Landlords and rent, as well as salons’ and spas’ state of operational readiness to open post COVID-19 lockdown were some of the topics discussed during Professional Beauty’s live webinar on 30 April.
Panelists included Dermalogica SA chairperson Cherie Ten Hope, legal consultant Bronwyn Young, Twincare International CEO Stave Dimitriadis, Professional Beauty’s commercial director, Phil Woods, and Marisa Dimitriadis of The Spa Consultants.
Said Stav Dimitriadis, who was one of the industry stakeholders involved in making a presentation to government last week regarding the possible opening date for salons and spas: “This situation that we find ourselves in is real – people are dying, people are panicking, etc. However, if you accept that the situation is real and that it’s not your fault, it liberates you, which is a good thing as we need to be realistic.
“Regarding the industry submission to government, not for one second are we saying that we want to put our customers or consumers at risk. What we wanted to achieve is to get government to understand our industry. We may touch people during our treatment services, but as an industry we already have certain hygiene, sanitation and safety protocols in place. Hairdressing and beauty salons do touch more than shop assistants and supermarkets, but we do sanitise more than them. So, we wanted to present our case to government and leave it up to them to decide when salons and spas can open their doors and we will abide by their decision. I must make it clear that no salon will be forced to open.”
Cherie Ten Hope added: “The fact that the industry was actually acknowledged by Minister Nkosazana Dlamini-Zuma in her address is great. As an industry, we have to look at what is the science of the virus and the science behind not spreading it. We have a deep responsibility not to spread the virus, but we also have a deep responsibility to keep our salons going and performing treatments on clients who want them.
“The challenge for all of us is that there is so much uncertainty at the moment. But it’s important for the industry to have a united front. We need to have standard SOPs and we need to show that to government. The thing is that not everyone in the industry will agree on the SOPs.”
Landlords and rent
During the Professional Beauty live webinar a question regarding how to deal with landlords and rent during lockdown was raised.
Said Dimitriadis: “When you initially approach the landlord of a shopping mall, they will tell you the footfall that the mall attracts as a selling point. So, you sign a lease based on this high footfall and now circumstances have changed due to the lockdown, and suddenly they don’t have the same number of feet coming through their doors. So, we need to find a fair way to get landlords to come to the table. In the past landlords have had a ‘take it or leave it’ attitude but retailers cannot take the lockdown pain alone. So, landlords need to reduce their rent during this time.”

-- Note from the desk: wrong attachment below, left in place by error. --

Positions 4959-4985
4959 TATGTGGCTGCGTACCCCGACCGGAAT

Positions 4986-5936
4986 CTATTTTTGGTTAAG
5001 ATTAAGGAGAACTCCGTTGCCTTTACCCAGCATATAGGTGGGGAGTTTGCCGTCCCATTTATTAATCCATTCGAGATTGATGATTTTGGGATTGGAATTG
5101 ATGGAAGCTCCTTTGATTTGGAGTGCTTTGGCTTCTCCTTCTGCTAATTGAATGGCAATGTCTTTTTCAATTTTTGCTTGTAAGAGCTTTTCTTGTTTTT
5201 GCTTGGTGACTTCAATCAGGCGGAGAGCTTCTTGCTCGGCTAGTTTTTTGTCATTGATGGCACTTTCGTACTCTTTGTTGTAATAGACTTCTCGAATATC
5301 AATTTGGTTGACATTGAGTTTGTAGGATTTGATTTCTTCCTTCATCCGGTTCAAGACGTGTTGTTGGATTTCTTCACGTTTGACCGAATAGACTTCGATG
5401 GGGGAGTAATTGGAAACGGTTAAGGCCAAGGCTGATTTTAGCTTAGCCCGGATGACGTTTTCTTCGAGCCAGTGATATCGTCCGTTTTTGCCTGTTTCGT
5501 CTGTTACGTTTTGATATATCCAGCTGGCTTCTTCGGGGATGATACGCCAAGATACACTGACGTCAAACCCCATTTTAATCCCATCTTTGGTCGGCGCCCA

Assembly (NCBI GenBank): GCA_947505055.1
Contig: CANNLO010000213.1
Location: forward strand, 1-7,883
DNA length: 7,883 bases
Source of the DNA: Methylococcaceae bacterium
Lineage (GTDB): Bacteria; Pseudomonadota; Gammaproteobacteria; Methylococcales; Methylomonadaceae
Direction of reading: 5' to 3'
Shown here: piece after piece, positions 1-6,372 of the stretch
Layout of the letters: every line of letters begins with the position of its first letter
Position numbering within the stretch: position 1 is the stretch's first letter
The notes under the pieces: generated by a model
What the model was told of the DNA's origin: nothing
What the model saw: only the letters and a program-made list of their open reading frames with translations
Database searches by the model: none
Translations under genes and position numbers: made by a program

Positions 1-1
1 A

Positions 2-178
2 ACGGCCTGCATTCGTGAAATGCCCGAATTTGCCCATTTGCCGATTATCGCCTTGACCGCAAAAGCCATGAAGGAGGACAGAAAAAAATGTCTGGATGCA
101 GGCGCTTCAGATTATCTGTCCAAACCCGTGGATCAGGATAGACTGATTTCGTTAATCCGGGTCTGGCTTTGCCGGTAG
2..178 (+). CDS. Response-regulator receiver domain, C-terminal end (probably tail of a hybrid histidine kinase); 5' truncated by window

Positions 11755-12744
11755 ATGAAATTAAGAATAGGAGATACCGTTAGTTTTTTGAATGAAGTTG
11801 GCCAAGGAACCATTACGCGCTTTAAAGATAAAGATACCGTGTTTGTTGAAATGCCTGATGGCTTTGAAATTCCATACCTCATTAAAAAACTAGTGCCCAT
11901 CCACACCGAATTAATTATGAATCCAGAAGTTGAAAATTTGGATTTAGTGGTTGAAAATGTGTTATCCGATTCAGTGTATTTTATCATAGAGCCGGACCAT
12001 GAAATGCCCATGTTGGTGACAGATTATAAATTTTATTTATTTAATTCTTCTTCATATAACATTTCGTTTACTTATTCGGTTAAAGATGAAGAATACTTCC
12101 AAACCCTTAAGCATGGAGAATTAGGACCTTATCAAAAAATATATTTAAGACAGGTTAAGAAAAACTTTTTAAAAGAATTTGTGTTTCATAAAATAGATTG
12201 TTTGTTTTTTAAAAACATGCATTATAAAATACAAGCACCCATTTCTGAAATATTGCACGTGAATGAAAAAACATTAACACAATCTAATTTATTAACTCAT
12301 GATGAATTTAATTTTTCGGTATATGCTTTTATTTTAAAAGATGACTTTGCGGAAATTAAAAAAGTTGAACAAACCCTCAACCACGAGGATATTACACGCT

Ten Hope added: “We are all in the service industry so it’s about negotiation. Your relationship with your landlord needs to have a partnership approach – perhaps you could negotiate deferred rentals over a period of six months.”
Industry’s operational readiness
Another question raised during the live webinar related to whether the beauty industry would be ready to return to work from an operational perspective once lockdown ends.
Dimitriadis was of the opinion that all salon hygiene issues boil down to common sense. “After six weeks your salon won’t have the virus so I think just give your salon a normal thorough cleanse,” he stated. “Rather focus on things that will reduce transmission – wear masks, gloves and glasses and / or visors. We are not going to wear hazmat suits and spray clients down. Just raise your hygiene protocols according to government regulations. Each salon will need to appoint a ‘safety officer’ and have its hygiene protocols in writing but I don’t think that you should over complicate things.”
Ten Hope does not believe that the industry is ready in terms of its professionals knowing everything there is to know about COVID-19 preventative measures, nor has it drawn up the relevant and required SOPs.
She continued: “Knowledge is power but there is so much information out there at the moment that there is often a misinterpretation. We have to have trained staff before opening our salons and have proof of this. I think we need to review our hygiene protocols and see whether it’s relevant to the times of today. We need to step up and develop our own standards. But how will we all get to agree on an industry standard? We’ve never had one before. Yet we need to define the standard for hand, nail and skin. This is all about the industry helping each other and working together.”
To view the Professional Beauty webinar click here